The trial of the armorer from the film “Rust” began Thursday with prosecutors alleging negligence in her handling of weapons on set, ultimately leading to the tragic on-set shooting by actor Alec Baldwin, which resulted in the death of cinematographer Halyna Hutchins and injury to director Joel Souza.

Hannah Gutierrez-Reed, who was the armorer on the Western movie “Rust,” stands accused of involuntary manslaughter and tampering with evidence relating to the fateful incident on October 21, 2021, at a movie ranch just outside Santa Fe. She has entered a plea of not guilty to the charges.

Separately, Baldwin, who was rehearsing with the firearm that discharged and caused the fatality and injury, is also contending with a charge of involuntary manslaughter, although his trial date remains pending.

The defense counters the allegations, declaring Gutierrez-Reed a victim of scapegoating. Defense attorney Jason Bowles highlighted the challenging circumstances under which his client had to work, including being tasked with dual roles on a tight schedule, and ignored requests for additional support by management.

In an emotional start to the trial, jurors were shown bodycam footage of the grisly aftermath of the shooting, where emergency responders attended to a grievously injured Hutchins. The urgency of the situation was palpable, with the arrival of a medevac helicopter and authorities striving to organize witnesses and secure the set.

The prosecution’s narrative points to Gutierrez-Reed’s alleged lapses, such as the introduction of prohibited live rounds onto the set, and her failure to adequately check the ammunition, which, they assert, led to a live round being loaded into the firearm that killed Hutchins.

The court saw the actual revolver handled by Baldwin during the incident, presented as evidence, as prosecutors aimed to emphasize the avoidable nature of the tragedy had proper safety protocols been observed.

By contrast, the defense portrayed a scenario of systemic failures, extending beyond the armorer’s purview, positing that the live rounds may have originated from an Albuquerque dummy round supplier who, according to them, was inadequately investigated.

Gutierrez-Reed, only 24 at the time of the incident and the stepdaughter of firearms expert Thell Reed, was portrayed as an inexperienced and convenient target for casting blame. The defense made a point of distancing her from the actual firing of the gun, instead shifting scrutiny towards Baldwin’s handling of the weapon in the moments leading up to the discharge.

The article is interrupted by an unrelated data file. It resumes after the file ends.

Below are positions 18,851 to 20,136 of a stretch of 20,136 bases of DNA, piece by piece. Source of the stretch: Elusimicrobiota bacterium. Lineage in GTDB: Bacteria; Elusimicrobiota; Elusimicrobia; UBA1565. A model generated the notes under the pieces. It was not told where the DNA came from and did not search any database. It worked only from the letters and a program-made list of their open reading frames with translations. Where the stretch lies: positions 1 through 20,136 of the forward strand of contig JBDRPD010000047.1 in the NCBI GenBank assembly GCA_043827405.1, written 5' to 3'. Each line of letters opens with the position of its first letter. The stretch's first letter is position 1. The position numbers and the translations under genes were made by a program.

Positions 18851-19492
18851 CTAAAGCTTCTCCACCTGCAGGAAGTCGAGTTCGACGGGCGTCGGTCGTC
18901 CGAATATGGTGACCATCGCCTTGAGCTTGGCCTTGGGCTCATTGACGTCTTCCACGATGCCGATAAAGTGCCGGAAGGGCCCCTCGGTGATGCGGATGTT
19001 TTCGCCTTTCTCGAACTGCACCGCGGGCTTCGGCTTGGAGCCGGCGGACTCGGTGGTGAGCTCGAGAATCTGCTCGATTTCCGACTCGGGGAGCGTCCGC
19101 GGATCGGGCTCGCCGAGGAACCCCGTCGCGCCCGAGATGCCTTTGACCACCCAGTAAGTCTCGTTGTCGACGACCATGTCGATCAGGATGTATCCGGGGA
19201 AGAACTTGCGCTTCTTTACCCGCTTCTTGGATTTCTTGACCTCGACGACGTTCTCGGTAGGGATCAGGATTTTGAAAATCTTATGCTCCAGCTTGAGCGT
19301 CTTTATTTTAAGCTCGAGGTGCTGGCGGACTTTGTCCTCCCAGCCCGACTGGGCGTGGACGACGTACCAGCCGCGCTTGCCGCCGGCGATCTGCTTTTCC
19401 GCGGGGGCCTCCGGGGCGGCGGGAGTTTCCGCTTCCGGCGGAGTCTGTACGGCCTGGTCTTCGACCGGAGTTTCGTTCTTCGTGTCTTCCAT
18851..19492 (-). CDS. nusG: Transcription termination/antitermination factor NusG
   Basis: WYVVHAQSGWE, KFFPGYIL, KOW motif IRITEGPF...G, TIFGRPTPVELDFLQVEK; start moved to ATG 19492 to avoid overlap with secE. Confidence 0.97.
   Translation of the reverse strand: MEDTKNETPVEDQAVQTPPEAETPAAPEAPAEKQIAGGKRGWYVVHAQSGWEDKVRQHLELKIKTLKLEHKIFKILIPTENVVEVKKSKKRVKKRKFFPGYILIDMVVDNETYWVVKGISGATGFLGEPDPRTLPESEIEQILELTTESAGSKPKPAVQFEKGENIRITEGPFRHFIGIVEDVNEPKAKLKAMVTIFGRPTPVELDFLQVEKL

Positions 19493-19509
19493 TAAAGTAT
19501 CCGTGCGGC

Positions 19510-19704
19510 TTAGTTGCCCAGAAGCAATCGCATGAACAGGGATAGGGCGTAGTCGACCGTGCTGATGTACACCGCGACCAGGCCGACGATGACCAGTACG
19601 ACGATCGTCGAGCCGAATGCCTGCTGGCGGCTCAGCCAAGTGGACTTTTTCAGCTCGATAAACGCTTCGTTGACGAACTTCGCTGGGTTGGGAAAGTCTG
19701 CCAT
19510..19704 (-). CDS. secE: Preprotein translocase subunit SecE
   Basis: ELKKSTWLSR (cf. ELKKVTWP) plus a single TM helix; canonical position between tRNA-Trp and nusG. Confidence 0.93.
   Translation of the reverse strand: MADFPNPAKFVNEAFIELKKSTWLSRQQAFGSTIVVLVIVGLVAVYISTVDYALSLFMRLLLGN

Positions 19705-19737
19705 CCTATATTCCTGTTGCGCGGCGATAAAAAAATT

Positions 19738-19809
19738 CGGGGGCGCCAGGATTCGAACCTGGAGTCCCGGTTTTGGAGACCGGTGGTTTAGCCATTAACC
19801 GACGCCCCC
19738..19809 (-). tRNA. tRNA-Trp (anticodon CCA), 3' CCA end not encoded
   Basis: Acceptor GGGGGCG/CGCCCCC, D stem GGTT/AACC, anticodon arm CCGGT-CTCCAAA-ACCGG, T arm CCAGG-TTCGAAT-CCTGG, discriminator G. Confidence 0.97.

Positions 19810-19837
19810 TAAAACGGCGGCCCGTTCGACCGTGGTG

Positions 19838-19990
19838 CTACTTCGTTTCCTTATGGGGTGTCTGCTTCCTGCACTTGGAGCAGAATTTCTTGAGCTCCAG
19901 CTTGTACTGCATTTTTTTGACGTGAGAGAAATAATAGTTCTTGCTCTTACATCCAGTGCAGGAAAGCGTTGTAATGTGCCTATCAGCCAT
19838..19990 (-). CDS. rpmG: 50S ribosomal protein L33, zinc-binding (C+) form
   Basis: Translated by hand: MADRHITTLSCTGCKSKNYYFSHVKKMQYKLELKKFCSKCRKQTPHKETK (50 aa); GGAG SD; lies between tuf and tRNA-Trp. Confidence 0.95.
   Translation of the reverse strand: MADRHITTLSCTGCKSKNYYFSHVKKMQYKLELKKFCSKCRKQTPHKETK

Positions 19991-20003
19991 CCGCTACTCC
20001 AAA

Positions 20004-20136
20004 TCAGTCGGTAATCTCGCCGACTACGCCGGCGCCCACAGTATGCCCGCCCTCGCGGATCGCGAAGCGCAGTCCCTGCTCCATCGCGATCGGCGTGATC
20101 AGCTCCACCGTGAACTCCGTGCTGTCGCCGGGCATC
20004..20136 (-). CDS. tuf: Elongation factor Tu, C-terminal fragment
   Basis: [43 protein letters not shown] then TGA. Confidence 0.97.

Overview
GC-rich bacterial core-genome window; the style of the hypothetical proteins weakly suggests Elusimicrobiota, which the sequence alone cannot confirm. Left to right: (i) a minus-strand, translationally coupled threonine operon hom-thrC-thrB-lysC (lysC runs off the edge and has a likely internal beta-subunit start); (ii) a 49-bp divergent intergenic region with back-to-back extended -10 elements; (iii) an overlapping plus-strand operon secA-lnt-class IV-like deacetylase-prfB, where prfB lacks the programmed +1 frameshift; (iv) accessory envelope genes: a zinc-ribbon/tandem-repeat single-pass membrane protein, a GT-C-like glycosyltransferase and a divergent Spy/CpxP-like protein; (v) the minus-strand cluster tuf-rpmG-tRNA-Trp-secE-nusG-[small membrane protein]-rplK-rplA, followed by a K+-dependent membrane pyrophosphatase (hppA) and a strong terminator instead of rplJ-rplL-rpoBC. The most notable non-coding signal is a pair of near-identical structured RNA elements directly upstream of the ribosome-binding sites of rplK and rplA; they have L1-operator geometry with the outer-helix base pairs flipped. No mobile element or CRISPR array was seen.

The initial dismissal of charges against Baldwin due to potential weapon malfunction was mentioned, only to be re-addressed with a re-indictment after further analysis determined that the gun’s trigger must have been actuated to fire.

Defense further argued that Baldwin ignored safety advice and lacked proper training for the “cross-draw” he was performing when the gun went off.

Cross-examination by the defense sought to highlight potential mismanagement of the crime scene by the authorities, suggesting that this may have compromised the integrity of witness testimony.

The trial is expected to call upon over 40 potential witnesses and is scheduled through March 6. Baldwin, notably the film’s lead actor and co-producer, could choose to invoke his right against self-incrimination, given he does not appear on pretrial witness lists.

If convicted of involuntary manslaughter, Gutierrez-Reed could face up to 18 months in prison and a $5,000 fine. The evidence tampering charge is related to an alleged attempt to conceal narcotics post-incident, which her attorneys argue is an unfounded smear on her character.

Further adding to Gutierrez-Reed’s legal woes, she faces a separate charge for carrying a firearm into a Santa Fe bar, which her attorneys contend was leveraged against her for a coerced confession in the “Rust” case.

The role of Gutierrez-Reed on set was to manage the firearms and ammunition and provide training to the cast on proper handling. To distinguish dummy rounds from live ones, they typically feature a hole or a BB inside that rattles, indicating lack of explosive content.

Following a severe assessment by state workplace safety officials, Rust Movie Productions was fined $100,000 for substantial safety violations, failing to maintain standard industry protocols.

With the trial underway, all eyes are on the courtroom as the proceedings unfold, raising fundamental questions about on-set safety and responsibility in the film industry.

By IPL Agent

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